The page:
The menu planning portion of the game sets up unique opportunities to explore nutritional concepts in creative ways. Children are presented with a selection of food items, organized into categories. Players pick and choose different foods for their meal plan and see how each item affects the Food Guide Pyramid—which is designed as a guide to optimum health and weight. The statistics change as different food items are selected, and the program determines the health of meals based on standards set forth by the U.S. Department of Agriculture. Colored bars indicate whether the meal plans fall into optimal ranges, or if they stray from ideal totals. Children can analyze individual food items with the program's Nutrition Facts Label tool—something that children see often enough on real food labels!

As children play the game, they actively learn about food's nutritional value in terms of how the food items contribute to the food pyramid serving recommendations, the percentage of total and saturated fats in relation to calories, cholesterol levels, and sodium intake. The program even considers variety of food in the diet as an important factor in its calculations.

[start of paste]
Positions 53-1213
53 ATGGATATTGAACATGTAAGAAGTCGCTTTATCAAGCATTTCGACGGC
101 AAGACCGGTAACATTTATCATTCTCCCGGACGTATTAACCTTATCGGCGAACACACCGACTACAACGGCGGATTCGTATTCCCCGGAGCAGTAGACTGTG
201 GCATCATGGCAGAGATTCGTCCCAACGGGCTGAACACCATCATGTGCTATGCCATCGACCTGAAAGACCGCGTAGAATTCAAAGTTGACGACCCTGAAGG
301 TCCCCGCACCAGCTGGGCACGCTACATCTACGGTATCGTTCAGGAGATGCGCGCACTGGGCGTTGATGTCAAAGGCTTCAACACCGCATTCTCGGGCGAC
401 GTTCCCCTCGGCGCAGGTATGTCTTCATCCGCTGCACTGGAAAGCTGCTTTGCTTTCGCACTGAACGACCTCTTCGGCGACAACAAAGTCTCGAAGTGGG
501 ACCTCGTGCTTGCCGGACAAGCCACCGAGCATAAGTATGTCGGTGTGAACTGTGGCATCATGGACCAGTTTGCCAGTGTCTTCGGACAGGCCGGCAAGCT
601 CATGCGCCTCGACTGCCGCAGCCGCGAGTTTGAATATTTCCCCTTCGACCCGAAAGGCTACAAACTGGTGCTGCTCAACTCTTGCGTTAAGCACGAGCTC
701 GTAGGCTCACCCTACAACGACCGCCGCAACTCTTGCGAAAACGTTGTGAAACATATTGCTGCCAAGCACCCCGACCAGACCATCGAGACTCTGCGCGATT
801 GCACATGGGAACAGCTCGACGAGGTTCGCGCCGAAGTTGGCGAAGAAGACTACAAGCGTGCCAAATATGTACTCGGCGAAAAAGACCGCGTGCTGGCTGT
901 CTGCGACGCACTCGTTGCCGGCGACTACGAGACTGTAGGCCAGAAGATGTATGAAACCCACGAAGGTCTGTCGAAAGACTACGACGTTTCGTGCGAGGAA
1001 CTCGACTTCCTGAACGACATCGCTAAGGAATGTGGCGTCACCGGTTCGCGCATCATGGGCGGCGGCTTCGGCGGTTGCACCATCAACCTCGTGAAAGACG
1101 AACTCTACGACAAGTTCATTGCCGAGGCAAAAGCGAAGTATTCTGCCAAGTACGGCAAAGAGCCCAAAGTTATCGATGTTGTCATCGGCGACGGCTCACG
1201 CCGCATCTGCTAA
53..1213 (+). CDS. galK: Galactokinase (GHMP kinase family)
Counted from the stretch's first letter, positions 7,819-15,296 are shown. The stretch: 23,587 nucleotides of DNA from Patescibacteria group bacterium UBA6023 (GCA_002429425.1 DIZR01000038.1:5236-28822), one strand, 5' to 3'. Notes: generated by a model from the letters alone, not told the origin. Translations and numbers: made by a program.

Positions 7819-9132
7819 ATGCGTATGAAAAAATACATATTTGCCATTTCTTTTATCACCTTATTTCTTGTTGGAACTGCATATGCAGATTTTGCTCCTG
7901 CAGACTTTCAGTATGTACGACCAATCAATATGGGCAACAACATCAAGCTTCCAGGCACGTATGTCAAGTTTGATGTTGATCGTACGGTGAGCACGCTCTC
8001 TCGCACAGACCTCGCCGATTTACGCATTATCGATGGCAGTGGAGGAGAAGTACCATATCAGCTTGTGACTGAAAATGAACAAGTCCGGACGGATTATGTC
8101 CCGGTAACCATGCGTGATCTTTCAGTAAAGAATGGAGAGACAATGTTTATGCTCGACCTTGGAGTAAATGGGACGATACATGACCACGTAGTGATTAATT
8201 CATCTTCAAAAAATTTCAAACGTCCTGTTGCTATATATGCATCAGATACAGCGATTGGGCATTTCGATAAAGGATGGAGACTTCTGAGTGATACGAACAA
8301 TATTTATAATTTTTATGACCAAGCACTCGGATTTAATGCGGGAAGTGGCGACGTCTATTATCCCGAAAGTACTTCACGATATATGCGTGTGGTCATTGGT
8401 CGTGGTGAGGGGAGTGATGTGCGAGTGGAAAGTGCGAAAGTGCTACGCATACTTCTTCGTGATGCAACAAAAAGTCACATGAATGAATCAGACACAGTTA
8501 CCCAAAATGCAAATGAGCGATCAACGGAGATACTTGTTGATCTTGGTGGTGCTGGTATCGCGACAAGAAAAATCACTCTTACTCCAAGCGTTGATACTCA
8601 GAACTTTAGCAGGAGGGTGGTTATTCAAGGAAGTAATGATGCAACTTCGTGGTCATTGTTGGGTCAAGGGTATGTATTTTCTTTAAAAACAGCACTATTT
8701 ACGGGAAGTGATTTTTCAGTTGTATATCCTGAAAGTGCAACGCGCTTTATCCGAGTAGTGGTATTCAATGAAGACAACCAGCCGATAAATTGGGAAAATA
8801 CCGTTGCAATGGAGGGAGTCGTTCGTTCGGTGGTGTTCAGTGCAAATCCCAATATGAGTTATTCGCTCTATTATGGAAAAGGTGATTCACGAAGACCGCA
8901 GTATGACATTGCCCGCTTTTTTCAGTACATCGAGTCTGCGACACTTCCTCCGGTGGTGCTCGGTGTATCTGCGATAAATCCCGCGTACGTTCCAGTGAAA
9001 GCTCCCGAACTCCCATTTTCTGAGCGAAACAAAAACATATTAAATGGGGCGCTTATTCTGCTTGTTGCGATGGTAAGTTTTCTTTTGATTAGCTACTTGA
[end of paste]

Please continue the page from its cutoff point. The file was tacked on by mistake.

The exploration portion of the game adds more strategy elements to the program. Players send an exploration team to explore the terrain on the surface of Mars, and build each settlement by constructing labs, farms, ranches, and factories using their available resources (money and population). In attempts to make the best use of the land, they need to plan carefully and pay attention to a number of different variables.

There are three levels of difficulty to the game. On the lowest level, children attempt to work through 15 years and come out ahead in the end. Mutant creature attacks happen now and again. Players need to use the right food to cure the mutants. Although they are able to appease them with "cinnabombs", this is only a temporary measure. Players learn that curing the mutants is for the best (the mutants can then transform into helpful human workers for their settlement) and they learn the story behind these creatures as they progress further into the game.